“Core Trunk” muscles stabilize our spine. We have muscles in our trunk in the front of, on the sides of, on the back, on the top of (diaphragm) and on the bottom of (pelvic floor) the spine. All these muscles play a role in supporting our spine and play a crucial role in creating smooth movement throughout the body.

For someone going through THR, “core trunk” muscles can become weak in the months or years prior to surgery as we become less and less active. Following surgery, muscles can atrophy and shorten during the time it takes to recover. This weakness can have a ripple effect throughout the body, impairing how our limbs function, limiting our mobility, and affecting our balance.

The “Core Hip” muscles are responsible for stabilizing our pelvis, legs, and hips. They are composed of hip flexors, hip extensors, abductors, adductors, and external rotators – pretty much all the muscles attached to the leg bones and pelvis and those surrounding the hip joints. These muscles are responsible for helping us maintain balance, walk, climb stairs, ride a bike, bend over, kneel down,…and do yoga! And just like the trunk muscles, if they are weak this can have a ripple effect throughout the body affecting the ways we move through our daily activities.

A well-rounded yoga practice that is adapted specifically for THR provides practices that strengthen the many muscles in the trunk and hips that are associated with these “core” muscles, while at the same time building strength and stability in arms, legs, and throughout our whole body. The relaxed-paced classes on Yoga for Hip Replacement are designed to offer a whole-body experience while at the same time keeping our hips strong, stable, and safe.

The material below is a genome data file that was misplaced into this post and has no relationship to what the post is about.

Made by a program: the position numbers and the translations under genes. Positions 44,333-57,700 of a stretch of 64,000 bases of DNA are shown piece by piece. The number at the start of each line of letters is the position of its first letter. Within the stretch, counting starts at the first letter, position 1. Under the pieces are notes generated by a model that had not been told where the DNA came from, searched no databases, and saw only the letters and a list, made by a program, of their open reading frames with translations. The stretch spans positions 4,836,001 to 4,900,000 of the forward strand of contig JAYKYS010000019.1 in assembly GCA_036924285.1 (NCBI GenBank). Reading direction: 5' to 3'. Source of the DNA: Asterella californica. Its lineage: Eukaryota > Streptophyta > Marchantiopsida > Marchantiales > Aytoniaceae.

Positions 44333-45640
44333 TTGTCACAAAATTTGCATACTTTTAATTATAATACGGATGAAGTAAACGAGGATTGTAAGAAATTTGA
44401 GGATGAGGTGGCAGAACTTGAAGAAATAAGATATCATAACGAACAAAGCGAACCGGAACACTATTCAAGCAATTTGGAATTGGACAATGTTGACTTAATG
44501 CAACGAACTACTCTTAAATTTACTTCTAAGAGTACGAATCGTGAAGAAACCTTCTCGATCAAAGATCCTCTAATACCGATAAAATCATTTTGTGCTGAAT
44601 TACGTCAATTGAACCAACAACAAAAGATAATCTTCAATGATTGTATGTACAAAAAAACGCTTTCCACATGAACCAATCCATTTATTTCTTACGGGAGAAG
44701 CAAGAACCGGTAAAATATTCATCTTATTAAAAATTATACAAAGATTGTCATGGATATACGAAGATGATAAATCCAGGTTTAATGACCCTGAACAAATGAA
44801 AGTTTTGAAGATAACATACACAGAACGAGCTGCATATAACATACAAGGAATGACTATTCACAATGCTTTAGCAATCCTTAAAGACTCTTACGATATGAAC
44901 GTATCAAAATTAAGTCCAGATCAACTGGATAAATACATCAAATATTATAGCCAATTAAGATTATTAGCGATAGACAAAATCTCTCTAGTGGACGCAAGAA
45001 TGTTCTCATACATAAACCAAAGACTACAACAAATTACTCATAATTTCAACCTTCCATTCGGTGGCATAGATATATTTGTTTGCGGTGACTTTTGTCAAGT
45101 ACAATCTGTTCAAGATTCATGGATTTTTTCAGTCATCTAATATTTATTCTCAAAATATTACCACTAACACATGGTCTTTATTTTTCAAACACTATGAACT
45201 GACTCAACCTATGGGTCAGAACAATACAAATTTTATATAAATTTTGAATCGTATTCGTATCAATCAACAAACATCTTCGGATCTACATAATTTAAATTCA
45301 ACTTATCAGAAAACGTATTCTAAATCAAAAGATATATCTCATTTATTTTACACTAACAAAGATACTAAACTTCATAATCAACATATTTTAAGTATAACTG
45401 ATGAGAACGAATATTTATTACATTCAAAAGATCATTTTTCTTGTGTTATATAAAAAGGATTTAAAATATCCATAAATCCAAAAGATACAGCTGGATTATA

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Articles and Studies:

Core Muscles

Twelve-Minute Daily Yoga Regimen Reverses Osteoporotic Bone Loss

Muscular strength after total hip arthroplasty: A prospective comparison of 3 surgical approaches

Changes in Hip and Knee Muscle Strength in Patients Following Total Hip Arthroplasty

Persisting muscle atrophy two years after replacement of the hip

Surgery-Induced Changes and Early Recovery of Hip-Muscle Strength, Leg-Press Power, and Functional Performance after Fast-Track Total Hip Arthroplasty: A Prospective Cohort Study

*An appraisal of rehabilitation regimes used for improving functional outcome after total hip replacement surgery

Talk to your surgeon or healthcare provider before beginning any athletic program.

Download PDF of informational flyer here